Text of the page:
Foreign skilled workers may feel more secure, but their pay isn’t better and their working conditions are no better.

Foreign trade certificates are no help against social dumping

Getting a foreign trade certificate approved in Norway doesn’t do much to help foreign workers, when it comes to pay, working conditions and social dumping.

No matter if they had a trade certificate from their home country — Norway once considered them too unskilled to count.

It has been five years since Norway gave immigrant workers the opportunity to have their background approved as the equivalent of a Norwegian trade certificate or journeyman's certificate.

Now Fafo, an independent social science research foundation, has looked at the scheme, and it turns out that the practical effect has been rather small.

Researchers Rolf K. Andersen, Mona Bråten and Ester Bøckmann have evaluated Norway’s approval scheme for foreign trade and journeyman certificates.

“It has had an effect on people whose education has been approved, but when so few workers have had their work backgrounds approved, it simply can’t have a larger structural effect. We have to make people more familiar with the scheme so that Norway gets more applications,” Rolf K. Andersen says.

People need to be better acquainted with this arrangement, says Fafo researcher Rolf K. Andersen.

Same salary

The Fafo researchers write in their report that some of the individuals who have had their certificates approved, say they have been paid a higher salary. But the researchers found that they really had the same salary level as people who applied for approval but were rejected.

“We found no strong correlation between the approval of the application and other working conditions,” the report said.

Relatively few reported that they had not being paid according to agreement, or that they had to repay part of their salary. Also few had been given a false employment contract or had been forced to do dangerous work.

However, people whose trade certificate was approved were as likely to experience these problems as often as people whose applications were rejected.

At the top of the labour market

“The fact that there are no noticeable differences is probably because the people who apply for the scheme are at the top of this labour market,” Andersen says.

In other words: The workers who are primarily affected by exploitation, social dumping and other work-related crimes are much less likely to use Norway’s approval scheme.

Nokut — the Norwegian Agency for Quality Assurance in Education — administers the approval scheme for foreign vocational training.

“I think Nokut has made a good effort. But the purpose for this project has not been to evaluate the approval process itself. We have only looked at the effect on workers of getting approval or not,” Andersen said.

He believes that serious companies will pay well regardless of whether or not a person have had his or her foreign vocational training approved. There are labour shortages, not least in the construction industry. As a consequence, serious employers like to pay good people well above the minimum wage anyway.

Workers feel more secure

Foreign workers reported one positive effect of the approval process: They said they felt more secure in their employment. In contrast, people who have had their approval rejected feel it is more difficult to apply for new jobs after the rejection.

Not many people have been covered by the scheme. Only one in 200 resident migrant workers has had their vocational training approved.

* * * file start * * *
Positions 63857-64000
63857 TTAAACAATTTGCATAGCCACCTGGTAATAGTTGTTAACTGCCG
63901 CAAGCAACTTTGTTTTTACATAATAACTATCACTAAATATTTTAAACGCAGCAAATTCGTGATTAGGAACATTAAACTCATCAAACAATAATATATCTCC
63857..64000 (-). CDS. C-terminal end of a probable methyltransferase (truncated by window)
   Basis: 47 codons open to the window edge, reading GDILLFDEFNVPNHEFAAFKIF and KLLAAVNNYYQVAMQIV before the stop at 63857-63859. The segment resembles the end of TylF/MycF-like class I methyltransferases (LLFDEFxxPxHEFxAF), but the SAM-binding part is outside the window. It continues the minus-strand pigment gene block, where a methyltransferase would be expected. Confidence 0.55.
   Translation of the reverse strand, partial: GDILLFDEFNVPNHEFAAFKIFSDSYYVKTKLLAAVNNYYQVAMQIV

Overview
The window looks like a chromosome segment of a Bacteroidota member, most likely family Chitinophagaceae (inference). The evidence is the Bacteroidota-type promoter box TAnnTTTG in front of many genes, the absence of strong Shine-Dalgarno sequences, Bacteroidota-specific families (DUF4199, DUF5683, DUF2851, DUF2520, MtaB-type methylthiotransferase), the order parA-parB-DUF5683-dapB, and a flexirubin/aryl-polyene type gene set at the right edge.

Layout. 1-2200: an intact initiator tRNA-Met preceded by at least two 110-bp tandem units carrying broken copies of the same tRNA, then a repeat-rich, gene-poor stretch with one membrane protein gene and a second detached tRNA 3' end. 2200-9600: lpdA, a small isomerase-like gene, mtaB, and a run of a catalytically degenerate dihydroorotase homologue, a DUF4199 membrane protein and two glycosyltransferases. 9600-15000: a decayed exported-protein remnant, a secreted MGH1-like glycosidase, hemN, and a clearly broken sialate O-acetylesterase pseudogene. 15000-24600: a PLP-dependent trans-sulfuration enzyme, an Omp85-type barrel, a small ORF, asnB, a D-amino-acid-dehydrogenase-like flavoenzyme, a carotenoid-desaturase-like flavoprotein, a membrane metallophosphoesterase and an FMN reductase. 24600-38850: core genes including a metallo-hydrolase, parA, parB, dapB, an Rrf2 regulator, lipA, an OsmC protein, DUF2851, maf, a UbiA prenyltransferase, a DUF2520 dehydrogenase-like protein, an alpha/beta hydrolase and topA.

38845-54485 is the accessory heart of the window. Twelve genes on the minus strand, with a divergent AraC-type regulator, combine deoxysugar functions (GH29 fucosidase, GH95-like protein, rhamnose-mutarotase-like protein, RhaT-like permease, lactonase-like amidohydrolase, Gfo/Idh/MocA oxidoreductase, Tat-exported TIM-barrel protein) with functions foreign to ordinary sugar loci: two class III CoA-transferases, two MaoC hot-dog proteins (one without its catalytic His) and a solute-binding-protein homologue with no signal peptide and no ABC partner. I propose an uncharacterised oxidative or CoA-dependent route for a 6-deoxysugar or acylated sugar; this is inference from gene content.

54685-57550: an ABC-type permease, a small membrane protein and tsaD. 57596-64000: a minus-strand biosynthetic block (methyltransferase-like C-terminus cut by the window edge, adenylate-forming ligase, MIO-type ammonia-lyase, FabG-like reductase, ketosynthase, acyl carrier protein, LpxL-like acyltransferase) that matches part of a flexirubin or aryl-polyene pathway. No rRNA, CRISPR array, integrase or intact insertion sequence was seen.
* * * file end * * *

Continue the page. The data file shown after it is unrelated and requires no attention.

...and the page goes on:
“With such a small number of both applicants and approvals, it will be difficult for the scheme to make a major contribution in preventing social dumping, work-related crime, undeclared work and the other challenges it is intended to help address,” the Fafo researchers wrote in their report.

Hoping for more

Nokut hopes that more foreign workers will apply to have their vocational training from their home country approved. The organization is also working to include more work disciplines in the scheme and to market it better.

“It’s important for us to see how the scheme has been received, since it’s something that different parties from the working world have requested. But we are also aware that not many foreign workers have applied for approval,” says Silje Molander, the section leader who has responsibility for approving foreign vocational training.

“There are many more foreign workers employed in Norway, but we don’t know what kind of formal training they have from their home countries,” she said.

Silje Molander believes that foreign workers in food-related professions are better paid if they have an approved certificate.

Meat cutters in plus

Molander points out that foreign workers don’t have contact with any system that can help them when they come to Norway, as refugees do. As a consequence, officials know much less about these workers.

She is happy that the scheme has made a big difference for some workers:

“Most of the people who apply to us come from the construction industry, and there they have good agreements. When it comes to food-related employment, workers who have received approval from Nokut have received a skilled worker supplement,” she says.

As an example, she cites meat cutters who work on the assembly line at Norwegian slaughterhouses.

“What is also interesting is that many workers who have been asked about their pay believe that they have received a higher salary due to the approval scheme,” Molander says.


Andersen Godkjenningsordningen for utenlandske fag- og svennebrev. Virkninger på arbeidsvilkår (The approval scheme for foreign trade and journeyman certificates. Effects on working conditions) In Norwegian. Fafo Report 2021: 12.

Translated by Nancy Bazilchuk


Read the Norwegian version of this article at

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